- Soldiers must use foot pegs when mounting and dismounting the bar to avoid spine and joint compression injuries from jumping.
Spotting the heel hook and leg tuck
Spotters’ Position and Role:
- One spotter stands on each side of the exerciser, assuming a straddle stance.
- The rear hand supports the small of the exerciser’s back to prevent swaying.
- The forward hand, placed beneath the thigh above the back of the knee, helps lift the legs.
- Again, soldiers must use foot pegs during mounting and dismounting. Jumping can cause injuries by compressing the spine and other body joints.
Climbing Pod Overview
- Refer to Figure 9-22.
Formation and Organization
- Each bar gets assigned three soldiers: one exercise, while the other two act as spotters.
Leadership in Climbing Drills (CLs)
- Both a PRT leader and an Assistant Instructor (AI) are crucial for instructing and leading CLs.
PRT Leader Responsibilities:
- Understand the teaching method for exercises.
- Know the commands, counting cadence, cumulative count, and formations.
- Use AIs, as described in Chapter 7.
- Ensure spotters are well-trained and always maintain control of the exercising soldier.
General Recommendations for Soldiers:
- Memorize the exercises both by name and movement.
- Always follow the given cadence.
- Rotate during each exercise until everyone has completed it before moving on to the next one.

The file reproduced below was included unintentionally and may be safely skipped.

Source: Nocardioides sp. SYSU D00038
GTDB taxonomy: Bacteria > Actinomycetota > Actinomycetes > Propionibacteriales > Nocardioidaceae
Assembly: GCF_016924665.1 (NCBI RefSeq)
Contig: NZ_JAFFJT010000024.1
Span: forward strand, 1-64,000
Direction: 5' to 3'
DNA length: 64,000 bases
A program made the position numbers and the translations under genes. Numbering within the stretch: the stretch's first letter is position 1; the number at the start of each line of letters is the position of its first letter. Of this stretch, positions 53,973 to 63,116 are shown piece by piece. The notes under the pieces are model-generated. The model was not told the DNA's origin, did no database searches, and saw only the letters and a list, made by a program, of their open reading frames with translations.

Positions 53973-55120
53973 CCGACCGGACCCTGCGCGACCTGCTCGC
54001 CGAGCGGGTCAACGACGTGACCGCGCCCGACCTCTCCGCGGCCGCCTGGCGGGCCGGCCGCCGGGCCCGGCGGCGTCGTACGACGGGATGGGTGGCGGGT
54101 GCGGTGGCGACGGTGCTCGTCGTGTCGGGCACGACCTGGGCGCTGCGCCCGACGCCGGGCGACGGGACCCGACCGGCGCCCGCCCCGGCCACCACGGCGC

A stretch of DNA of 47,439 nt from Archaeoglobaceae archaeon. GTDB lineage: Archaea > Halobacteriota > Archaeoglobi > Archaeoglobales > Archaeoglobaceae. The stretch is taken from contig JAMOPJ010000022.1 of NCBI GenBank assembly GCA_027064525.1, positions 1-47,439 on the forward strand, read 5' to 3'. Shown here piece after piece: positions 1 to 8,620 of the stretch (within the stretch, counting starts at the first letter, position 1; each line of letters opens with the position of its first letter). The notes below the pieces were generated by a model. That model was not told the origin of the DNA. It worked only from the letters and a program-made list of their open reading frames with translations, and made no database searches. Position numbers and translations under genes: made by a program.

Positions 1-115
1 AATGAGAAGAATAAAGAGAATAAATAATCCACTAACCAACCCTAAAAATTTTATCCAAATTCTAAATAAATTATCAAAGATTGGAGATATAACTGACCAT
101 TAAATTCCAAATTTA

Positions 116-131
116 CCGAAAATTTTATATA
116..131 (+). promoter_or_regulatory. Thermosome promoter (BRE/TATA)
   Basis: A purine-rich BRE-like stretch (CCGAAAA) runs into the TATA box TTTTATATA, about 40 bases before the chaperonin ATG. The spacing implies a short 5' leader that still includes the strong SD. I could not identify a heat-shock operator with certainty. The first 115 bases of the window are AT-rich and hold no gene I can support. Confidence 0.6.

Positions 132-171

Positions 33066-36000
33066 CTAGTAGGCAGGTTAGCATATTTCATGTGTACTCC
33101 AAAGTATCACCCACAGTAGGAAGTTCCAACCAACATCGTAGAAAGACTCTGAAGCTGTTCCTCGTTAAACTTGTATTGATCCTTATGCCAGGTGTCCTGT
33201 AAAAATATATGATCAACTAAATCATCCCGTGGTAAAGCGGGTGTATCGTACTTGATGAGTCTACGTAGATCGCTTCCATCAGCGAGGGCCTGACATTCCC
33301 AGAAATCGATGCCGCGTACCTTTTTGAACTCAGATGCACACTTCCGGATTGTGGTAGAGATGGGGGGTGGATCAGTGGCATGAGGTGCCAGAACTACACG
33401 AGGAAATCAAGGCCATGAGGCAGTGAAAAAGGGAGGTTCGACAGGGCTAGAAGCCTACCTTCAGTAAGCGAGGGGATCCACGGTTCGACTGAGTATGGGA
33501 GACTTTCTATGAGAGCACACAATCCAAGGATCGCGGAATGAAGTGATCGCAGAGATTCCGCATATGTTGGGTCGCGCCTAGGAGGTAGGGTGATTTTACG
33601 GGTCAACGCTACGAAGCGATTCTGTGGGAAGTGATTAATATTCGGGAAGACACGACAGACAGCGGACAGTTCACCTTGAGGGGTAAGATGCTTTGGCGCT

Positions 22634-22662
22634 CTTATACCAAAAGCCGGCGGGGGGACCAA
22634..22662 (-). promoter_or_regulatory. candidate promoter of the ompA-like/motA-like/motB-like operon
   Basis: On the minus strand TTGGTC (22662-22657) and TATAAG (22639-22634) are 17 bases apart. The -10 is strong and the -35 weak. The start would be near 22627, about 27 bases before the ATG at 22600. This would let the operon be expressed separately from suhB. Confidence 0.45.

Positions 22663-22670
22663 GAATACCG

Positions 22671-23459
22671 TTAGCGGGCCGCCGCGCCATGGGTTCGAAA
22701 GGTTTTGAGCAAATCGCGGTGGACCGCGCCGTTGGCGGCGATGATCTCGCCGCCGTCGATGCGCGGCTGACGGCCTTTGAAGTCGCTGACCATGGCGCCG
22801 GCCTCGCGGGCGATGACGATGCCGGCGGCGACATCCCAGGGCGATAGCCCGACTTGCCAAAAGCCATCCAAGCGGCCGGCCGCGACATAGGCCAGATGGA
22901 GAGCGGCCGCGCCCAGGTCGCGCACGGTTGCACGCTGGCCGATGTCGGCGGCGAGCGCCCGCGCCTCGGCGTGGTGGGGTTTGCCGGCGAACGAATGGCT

- Precision in performing each exercise is essential and might require extensive initial training.
- Climbing drills are most effective when executed precisely as outlined.
Role of Spotters:
- Ensure safety.
- Aid soldiers who struggle or can’t execute five repetitions independently.
- Stabilize body positions and limit swinging.
- Are always present, even as soldiers become proficient.
- Prioritize precision over quantity or speed.
- Avoid jerky movements.
- Refrain from relaxing in the extended hang position to prevent stress on the shoulder and elbow joints.
- Always maintain a muscle contraction in the shoulders and upper back.
Sustaining Phase Goals:
- Progress from 5 to 10 repetitions in CL 1 with or without assistance.
- Achieve unassisted performance across all exercises.
- In CL 2, introduce equipment loads like LBE/LBV, ACH, body armor (IOTV), and individual weapons.
- Aim to complete exercises without spotter assistance.
- Focus: The main goal of the CLs is functional strength enhancement.
- Benefits of Equipment in CL 2: Helps Soldiers Adapt to Their Body Weights Under Various Loads
- Complementary Drills: When combined with CDs, the push-up sit-up drill, the GD, and the strength training circuit, CLs form a comprehensive program for total body functional strength growth.
- Structure: Climbing drills 1 and 2 include five 2-count exercises each.
- Purpose: Various hand placements help train the arms, forearms, and hands effectively.
- Overhand Grip: Place hands shoulder-width apart with thumbs wrapped around the bar.
- Alternating Grips: Position hands next to each other, ensuring thumbs are around the bar.
- See Figure 9-23 for a visual reference.
Figure 9-23. Hand positions